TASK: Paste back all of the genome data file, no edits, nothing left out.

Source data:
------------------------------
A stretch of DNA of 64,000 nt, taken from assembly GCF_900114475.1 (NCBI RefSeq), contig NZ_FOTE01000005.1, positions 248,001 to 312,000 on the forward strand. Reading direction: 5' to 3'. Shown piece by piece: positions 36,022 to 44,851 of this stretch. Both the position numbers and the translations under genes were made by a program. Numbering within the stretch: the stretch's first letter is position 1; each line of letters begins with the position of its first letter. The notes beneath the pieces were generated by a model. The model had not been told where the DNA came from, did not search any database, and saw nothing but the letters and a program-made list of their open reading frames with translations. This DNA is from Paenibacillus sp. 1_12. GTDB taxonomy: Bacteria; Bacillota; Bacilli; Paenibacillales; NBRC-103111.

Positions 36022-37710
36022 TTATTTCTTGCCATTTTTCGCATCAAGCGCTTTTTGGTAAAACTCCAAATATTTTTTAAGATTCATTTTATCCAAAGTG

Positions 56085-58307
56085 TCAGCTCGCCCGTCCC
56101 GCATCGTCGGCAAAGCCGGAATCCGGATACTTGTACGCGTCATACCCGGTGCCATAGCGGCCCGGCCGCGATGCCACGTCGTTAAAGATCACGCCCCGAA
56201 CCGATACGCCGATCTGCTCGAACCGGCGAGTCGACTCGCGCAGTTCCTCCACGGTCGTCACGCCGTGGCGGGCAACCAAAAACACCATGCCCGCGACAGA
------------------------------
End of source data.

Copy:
A stretch of DNA of 64,000 nt, taken from assembly GCF_900114475.1 (NCBI RefSeq), contig NZ_FOTE01000005.1, positions 248,001 to 312,000 on the forward strand. Reading direction: 5' to 3'. Shown piece by piece: positions 36,022 to 44,851 of this stretch. Both the position numbers and the translations under genes were made by a program. Numbering within the stretch: the stretch's first letter is position 1; each line of letters begins with the position of its first letter. The notes beneath the pieces were generated by a model. The model had not been told where the DNA came from, did not search any database, and saw nothing but the letters and a program-made list of their open reading frames with translations. This DNA is from Paenibacillus sp. 1_12. GTDB taxonomy: Bacteria; Bacillota; Bacilli; Paenibacillales; NBRC-103111.

Positions 36022-37710
36022 TTATTTCTTGCCATTTTTCGCATCAAGCGCTTTTTGGTAAAACTCCAAATATTTTTTAAGATTCATTTTATCCAAAGTG

Positions 56085-58307
56085 TCAGCTCGCCCGTCCC
56101 GCATCGTCGGCAAAGCCGGAATCCGGATACTTGTACGCGTCATACCCGGTGCCATAGCGGCCCGGCCGCGATGCCACGTCGTTAAAGATCACGCCCCGAA
56201 CCGATACGCCGATCTGCTCGAACCGGCGAGTCGACTCGCGCAGTTCCTCCACGGTCGTCACGCCGTGGCGGGCAACCAAAAACACCATGCCCGCGACAGA